Their severely brain-damaged baby, Faith, was about to come home from the hospital, and DSS took upon itself to send a visiting nurse to their home prior to the child returning. The nurse took a look at the kitchen project, and noted that the home was “the messiest she had ever seen,” without mentioning the remodeling. Things went downhill from there, with DSS interviewing the children, who made vague “disclosures” like the father tapped the son on the head with a book once.

But that was enough to get DSS to swing into action. First, they demanded that Heidi throw her husband out and get a domestic-abuse restraining order against him, even though she told the judge that there was no abuse and DSS was making her do it. After Heidi decided to defy the agency and remove the order, two DSS agents walked into their home without permission, got the police to arrest Neil for violation of the non-existent restraining order, and took the distraught Heidi to a locked hospital psych ward, after promising her she could come right back. Then, of course, they took their two boys, eight-year-old Christopher and four-year-old Ethan, into captivity. For two years.

As happened to the Bennett/Tranberg family, the Howards’ court-appointed lawyers told them to waive their custody hearing, without explaining the consequences. When I later began to represent them, much damage had been done that could not be fixed.

Four daughters of Heidi Tranberg (back)
They’re waiting to come home: Four daughters of Heidi Tranberg (back) enjoy a family outing in Lexington, Massachusetts, prior to being taken into captivity by children’s social services because a doctor had reported the parents for not immediately following her advice after one child was found to have low calcium levels.

Poor little Faith died in the hospital on her first birthday, alone because the parents were prohibited from visiting her. The gracious DSS personnel gave custody of Faith back to the parents after that. The two boys, Chris and Ethan, were kept at foster homes, where Ethan was consistently abused. While in custody, Ethan suffered a broken arm, bruises in many places, wounds on his face, and other medical problems. His day care reported that the bruises were covered up by makeup. Despite all this being reported to DSS, it was all swept under the rug.

In order to provide a pretext for continuing to hold the boys, the DSS bored in on Ethan, who had a pervasive developmental disorder, and worked him over. Therapists hired by the agency elicited patently false and absurd “disclosures” from Ethan, like his daddy cut off his “peewee” with scissors. After continual badgering by another therapist, Chris also made some equally fatuous disclosures.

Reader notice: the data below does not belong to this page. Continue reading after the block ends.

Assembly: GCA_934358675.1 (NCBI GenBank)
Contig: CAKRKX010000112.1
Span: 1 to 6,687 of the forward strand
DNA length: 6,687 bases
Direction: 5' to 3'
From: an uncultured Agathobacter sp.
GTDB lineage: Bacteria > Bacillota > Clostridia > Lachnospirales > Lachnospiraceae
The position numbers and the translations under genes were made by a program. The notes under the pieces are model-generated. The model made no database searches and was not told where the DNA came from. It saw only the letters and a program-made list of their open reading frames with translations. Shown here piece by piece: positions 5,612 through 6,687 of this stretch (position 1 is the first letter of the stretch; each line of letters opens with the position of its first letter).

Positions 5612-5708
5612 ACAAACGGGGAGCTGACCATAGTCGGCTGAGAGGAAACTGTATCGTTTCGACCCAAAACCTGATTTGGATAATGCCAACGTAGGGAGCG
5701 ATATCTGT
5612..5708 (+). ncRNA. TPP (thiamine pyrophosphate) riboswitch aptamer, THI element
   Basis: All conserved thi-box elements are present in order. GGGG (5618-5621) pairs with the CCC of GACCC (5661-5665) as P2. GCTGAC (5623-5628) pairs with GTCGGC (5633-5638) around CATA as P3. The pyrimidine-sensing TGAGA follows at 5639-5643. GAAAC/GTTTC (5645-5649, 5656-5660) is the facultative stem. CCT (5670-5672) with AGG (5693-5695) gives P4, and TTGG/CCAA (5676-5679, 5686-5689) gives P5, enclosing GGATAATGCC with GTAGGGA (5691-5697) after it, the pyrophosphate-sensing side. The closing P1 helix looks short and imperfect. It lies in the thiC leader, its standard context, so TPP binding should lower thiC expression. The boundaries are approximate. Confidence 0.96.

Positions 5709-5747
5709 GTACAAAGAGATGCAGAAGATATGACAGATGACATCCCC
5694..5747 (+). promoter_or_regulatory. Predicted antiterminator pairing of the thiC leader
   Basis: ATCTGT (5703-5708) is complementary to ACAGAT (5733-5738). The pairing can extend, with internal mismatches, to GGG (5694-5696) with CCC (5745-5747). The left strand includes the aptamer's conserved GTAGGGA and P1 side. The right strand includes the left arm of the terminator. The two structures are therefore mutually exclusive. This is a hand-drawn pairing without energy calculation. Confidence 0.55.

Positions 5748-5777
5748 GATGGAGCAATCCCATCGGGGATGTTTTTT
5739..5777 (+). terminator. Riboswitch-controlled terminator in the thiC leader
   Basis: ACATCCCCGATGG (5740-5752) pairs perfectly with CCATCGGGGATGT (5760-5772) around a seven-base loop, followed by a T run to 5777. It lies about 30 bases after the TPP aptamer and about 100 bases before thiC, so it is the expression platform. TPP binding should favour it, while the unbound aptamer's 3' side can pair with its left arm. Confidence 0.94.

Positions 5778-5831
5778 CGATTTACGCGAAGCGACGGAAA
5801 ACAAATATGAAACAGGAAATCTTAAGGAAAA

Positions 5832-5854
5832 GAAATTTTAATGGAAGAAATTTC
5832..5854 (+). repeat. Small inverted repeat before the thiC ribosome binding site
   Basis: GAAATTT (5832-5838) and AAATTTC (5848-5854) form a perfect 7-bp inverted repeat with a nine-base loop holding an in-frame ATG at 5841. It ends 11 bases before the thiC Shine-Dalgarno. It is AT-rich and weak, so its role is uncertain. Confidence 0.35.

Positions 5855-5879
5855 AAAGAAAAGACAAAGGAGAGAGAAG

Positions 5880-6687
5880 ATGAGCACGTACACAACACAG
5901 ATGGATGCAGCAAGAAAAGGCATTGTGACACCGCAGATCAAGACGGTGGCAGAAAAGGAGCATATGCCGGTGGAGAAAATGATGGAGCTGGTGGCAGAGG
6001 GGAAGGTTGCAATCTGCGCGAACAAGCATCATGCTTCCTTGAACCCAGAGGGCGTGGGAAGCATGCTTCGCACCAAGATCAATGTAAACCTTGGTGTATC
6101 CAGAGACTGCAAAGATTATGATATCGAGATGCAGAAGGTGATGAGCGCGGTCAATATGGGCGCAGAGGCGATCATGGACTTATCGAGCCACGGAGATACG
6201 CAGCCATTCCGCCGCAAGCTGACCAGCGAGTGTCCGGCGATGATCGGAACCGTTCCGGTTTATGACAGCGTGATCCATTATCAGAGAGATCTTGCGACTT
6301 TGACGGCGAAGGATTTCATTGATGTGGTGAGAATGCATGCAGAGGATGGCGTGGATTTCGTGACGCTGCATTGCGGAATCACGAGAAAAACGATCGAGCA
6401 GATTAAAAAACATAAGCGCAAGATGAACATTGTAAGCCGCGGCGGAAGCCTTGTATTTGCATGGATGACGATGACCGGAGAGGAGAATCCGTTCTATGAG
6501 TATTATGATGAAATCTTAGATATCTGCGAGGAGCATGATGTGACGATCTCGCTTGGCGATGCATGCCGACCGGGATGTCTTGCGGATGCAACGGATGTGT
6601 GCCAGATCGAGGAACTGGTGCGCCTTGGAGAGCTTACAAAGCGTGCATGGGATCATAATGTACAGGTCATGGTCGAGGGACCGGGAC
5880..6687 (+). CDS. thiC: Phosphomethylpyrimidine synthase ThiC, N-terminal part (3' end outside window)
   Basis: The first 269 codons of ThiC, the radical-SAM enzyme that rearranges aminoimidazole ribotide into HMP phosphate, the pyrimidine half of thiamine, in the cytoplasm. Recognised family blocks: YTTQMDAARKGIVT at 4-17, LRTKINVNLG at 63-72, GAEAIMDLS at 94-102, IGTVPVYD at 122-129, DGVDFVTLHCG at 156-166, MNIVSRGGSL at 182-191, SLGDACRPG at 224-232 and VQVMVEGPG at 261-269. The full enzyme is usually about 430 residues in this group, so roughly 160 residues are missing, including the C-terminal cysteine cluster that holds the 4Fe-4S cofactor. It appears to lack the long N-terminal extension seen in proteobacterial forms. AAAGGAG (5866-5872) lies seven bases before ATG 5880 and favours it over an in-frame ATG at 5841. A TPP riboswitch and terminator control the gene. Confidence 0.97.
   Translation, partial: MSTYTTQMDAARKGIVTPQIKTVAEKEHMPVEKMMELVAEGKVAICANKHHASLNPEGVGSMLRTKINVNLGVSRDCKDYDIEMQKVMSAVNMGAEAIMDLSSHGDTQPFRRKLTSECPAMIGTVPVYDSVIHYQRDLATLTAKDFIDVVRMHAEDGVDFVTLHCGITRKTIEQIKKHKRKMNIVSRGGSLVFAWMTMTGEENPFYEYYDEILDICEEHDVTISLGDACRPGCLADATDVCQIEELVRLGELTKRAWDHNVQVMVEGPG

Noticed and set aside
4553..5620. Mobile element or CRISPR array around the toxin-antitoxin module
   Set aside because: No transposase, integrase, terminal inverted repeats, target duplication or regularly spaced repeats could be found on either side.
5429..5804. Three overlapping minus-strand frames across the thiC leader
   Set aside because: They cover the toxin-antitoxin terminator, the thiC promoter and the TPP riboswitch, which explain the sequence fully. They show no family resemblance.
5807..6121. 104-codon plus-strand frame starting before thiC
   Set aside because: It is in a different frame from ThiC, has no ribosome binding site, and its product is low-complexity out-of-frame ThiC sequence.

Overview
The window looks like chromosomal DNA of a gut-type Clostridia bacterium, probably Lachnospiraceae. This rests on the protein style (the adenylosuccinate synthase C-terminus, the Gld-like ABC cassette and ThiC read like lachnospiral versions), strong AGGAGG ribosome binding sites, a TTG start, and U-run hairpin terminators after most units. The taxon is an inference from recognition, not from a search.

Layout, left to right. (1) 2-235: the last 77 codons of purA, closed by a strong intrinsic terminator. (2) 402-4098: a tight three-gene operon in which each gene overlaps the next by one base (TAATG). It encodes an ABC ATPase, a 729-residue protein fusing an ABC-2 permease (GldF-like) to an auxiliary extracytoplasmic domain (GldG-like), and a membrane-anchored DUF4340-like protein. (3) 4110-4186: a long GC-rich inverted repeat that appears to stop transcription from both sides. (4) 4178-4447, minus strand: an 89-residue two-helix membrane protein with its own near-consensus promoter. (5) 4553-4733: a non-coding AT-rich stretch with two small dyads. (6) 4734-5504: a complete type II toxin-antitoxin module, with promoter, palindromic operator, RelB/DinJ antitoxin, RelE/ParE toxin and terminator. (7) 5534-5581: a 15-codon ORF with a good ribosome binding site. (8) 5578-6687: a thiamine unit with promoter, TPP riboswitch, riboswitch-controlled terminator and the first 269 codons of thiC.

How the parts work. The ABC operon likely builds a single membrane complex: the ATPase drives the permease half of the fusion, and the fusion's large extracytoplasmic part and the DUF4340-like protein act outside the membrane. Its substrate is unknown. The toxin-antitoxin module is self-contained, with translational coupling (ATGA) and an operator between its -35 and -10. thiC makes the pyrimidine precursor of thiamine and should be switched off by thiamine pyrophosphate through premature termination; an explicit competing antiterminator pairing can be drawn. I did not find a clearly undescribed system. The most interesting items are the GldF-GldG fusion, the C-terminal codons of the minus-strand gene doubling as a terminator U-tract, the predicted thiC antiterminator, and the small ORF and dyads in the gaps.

Meanwhile, Heidi had another baby named Jessica, and DSS wanted her, too. The Howards decided to not turn over the child, so DSS used high-tech GPS and a helicopter to locate her and take her from the arms of the Howards’ pastor, with whom she was staying. The judge also threatened to put me in jail for refusing to disclose Jessica’s whereabouts.

Halfway through a trial, after much of the DSS wrongdoing had been exposed on the witness stand, the three remaining children came home. What started with a bang, ended with a whimper, as most of these cases do. The family will never forget their experience, and they mourn Faith each year on her birthday.

No Checks and Balances

How does this happen? Virtually no checks and balances are in place to ensure that these rogue agencies are accountable. Courts are supposed to perform that function, but rarely dare to defy the plans of child protective services. Although laws in every state comply with the federal requirement that CPS use “reasonable efforts” to keep children with families before taking them, CPS rarely does so.

In my 12 years of doing CPS cases, I have seen enough mockery of the law and harm to families to dissuade even the most hardened believer in the effectiveness of government intervention and to convince any honest person that such a system is incapable of reform.

Fraud is never far away in child protection practice. Kay and Slade Henson were persecuted by CPS in Wisconsin when Kay spanked her disobedient 10-year-old boy with her hand. As a result, Walworth County Department of Health and Social Services took her four school-aged children from their school, and their two toddlers at home. Reports indicated that someone else re-spanked the 10-year-old, in order to exaggerate the damage. After some complicated legal machinations, Kay was jailed for four months.